I've been trying to come up with different ways to visually represent results. I like this one.
That both Benitez and Houllier were in charge for six seasons allows for a straightforward comparison, even if we don't count the first 12 games of 1998-99 because of the ill-fated Evans/Houllier managerial pairing. Houllier's win percentage was 50%, Benitez's 55%. Both finished 2nd once, 3rd twice, 4th once, 5th once, and 7th once.
I'd like to direct your attention to a couple of areas.
First, the lower portion of Houllier's – and, to a lesser extent, Benitez's – wheel. There's an argument for a winter break right there, especially the results from 2001-02 and 2002-03. From the 15th match of the season through the 23rd, 54 matches over Houllier's six years, Liverpool won just 19, losing 18 and drawing 17, a win percentage of 35% compared to Houllier's 50% overall. Benitez's record during the winter months is better, but there's still the greatest concentration of draws in that part, especially during the '08-09 campaign – draws which directly led to Liverpool failure to win the league.
However, both managers had an outstanding record during the run-in. Benitez's sides suffered just four losses in the last seven matches during his six campaigns: 28 wins, 10 draws, 4 losses – winning 67% of the matches, dropping just 32 of 126 points. And half of those losses came in 2006-07, when Liverpool used a weakened line-up in the league while focusing on the Champions League Final – something Neil Warnock still complains about.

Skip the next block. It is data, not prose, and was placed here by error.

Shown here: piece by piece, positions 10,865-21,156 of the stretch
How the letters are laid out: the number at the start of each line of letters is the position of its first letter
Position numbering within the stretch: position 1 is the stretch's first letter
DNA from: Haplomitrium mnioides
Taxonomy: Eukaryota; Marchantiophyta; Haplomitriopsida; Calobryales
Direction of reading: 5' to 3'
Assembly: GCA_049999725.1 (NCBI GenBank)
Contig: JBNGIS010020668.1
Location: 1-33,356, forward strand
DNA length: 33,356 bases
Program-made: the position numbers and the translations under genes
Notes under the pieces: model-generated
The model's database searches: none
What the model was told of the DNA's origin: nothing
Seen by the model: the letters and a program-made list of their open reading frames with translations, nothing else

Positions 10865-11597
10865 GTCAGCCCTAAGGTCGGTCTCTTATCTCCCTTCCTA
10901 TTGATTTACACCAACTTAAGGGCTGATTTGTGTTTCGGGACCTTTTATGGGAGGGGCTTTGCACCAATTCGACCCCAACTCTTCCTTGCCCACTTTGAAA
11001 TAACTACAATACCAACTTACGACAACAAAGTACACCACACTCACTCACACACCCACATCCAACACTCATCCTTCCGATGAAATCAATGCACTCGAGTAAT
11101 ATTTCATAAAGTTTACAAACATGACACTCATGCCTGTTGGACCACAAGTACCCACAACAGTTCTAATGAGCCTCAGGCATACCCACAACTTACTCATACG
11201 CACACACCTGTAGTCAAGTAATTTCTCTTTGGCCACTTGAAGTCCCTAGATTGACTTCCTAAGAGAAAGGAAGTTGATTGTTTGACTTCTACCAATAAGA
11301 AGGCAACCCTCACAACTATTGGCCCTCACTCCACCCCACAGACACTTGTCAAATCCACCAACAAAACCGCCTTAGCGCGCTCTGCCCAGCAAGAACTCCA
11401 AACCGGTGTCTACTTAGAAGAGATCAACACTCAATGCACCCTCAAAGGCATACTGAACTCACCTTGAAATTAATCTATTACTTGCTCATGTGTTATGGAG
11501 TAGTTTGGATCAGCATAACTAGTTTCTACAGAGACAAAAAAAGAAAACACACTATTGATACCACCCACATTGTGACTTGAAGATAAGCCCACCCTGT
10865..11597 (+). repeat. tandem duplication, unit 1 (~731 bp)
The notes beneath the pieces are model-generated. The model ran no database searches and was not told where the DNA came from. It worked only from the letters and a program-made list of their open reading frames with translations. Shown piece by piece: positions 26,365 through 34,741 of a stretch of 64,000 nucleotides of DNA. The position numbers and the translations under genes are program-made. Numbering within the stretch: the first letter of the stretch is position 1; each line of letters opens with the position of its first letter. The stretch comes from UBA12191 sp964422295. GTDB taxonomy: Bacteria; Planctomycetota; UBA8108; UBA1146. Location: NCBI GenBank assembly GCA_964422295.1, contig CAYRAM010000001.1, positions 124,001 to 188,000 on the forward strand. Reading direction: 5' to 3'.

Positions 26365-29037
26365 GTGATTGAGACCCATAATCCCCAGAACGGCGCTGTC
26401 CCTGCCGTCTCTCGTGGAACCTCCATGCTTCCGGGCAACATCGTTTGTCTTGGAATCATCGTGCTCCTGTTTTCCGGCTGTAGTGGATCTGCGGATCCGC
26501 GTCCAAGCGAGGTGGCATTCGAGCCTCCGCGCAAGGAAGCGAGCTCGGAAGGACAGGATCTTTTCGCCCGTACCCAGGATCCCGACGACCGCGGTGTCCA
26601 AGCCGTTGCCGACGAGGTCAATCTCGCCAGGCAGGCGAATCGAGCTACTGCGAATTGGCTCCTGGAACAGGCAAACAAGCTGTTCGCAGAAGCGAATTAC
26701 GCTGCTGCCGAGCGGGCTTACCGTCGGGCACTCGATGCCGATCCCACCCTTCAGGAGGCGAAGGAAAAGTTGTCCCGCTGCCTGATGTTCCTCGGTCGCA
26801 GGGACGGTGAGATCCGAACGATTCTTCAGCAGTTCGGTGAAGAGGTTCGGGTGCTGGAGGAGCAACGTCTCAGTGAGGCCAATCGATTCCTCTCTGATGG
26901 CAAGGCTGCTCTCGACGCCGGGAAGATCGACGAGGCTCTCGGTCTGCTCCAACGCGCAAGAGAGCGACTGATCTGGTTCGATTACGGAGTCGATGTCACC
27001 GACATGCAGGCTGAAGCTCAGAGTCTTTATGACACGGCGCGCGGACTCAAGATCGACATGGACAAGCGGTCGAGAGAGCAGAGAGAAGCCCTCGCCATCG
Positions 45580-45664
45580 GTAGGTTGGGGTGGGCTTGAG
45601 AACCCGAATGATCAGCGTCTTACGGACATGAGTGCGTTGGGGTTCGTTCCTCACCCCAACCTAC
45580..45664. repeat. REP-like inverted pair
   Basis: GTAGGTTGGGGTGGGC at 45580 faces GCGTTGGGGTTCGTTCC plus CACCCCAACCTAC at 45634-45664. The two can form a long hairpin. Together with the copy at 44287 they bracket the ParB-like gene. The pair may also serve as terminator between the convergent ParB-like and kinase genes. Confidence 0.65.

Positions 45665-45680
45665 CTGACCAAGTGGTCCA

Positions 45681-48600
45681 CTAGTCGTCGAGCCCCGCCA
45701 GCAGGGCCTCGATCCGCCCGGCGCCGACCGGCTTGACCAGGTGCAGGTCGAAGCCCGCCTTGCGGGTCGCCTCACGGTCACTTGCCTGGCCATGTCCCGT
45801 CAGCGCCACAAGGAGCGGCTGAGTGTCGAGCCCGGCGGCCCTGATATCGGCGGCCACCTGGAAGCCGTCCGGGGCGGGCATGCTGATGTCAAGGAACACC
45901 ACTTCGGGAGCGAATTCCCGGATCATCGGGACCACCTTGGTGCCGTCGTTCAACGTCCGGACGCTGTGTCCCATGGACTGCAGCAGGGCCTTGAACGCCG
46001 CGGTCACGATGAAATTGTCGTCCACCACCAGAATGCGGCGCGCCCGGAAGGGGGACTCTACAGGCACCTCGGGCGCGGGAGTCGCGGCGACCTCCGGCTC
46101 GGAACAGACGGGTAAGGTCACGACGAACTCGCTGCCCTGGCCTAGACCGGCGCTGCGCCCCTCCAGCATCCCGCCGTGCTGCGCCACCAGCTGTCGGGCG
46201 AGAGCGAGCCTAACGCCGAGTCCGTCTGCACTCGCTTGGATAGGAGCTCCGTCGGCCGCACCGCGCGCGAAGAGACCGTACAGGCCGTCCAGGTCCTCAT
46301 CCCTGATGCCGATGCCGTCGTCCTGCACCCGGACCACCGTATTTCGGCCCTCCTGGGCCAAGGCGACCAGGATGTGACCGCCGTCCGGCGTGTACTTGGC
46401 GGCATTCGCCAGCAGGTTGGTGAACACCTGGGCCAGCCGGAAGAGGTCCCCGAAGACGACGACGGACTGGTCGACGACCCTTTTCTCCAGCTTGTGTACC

Houllier's results during that frame weren't quite as impressive, especially in 1999-02 and 2003-04, but there are still far more wins than draws or losses from, say, nine o'clock to midnight. His record of 13 wins, 1 draw, and 1 loss to close out 2001-02 is what led to Liverpool's second place finish that season, spoiled by the clutch of losses and draws during the winter when Liverpool dropped from 1st to 5th. But then Liverpool went out and bought Diouf, Diao, and Cheyrou, finished 5th the next season, and the rest is history.
Here's hoping Brendan Rodgers lasts six seasons (at least), and can replicate some of the heights hit by either of these managers.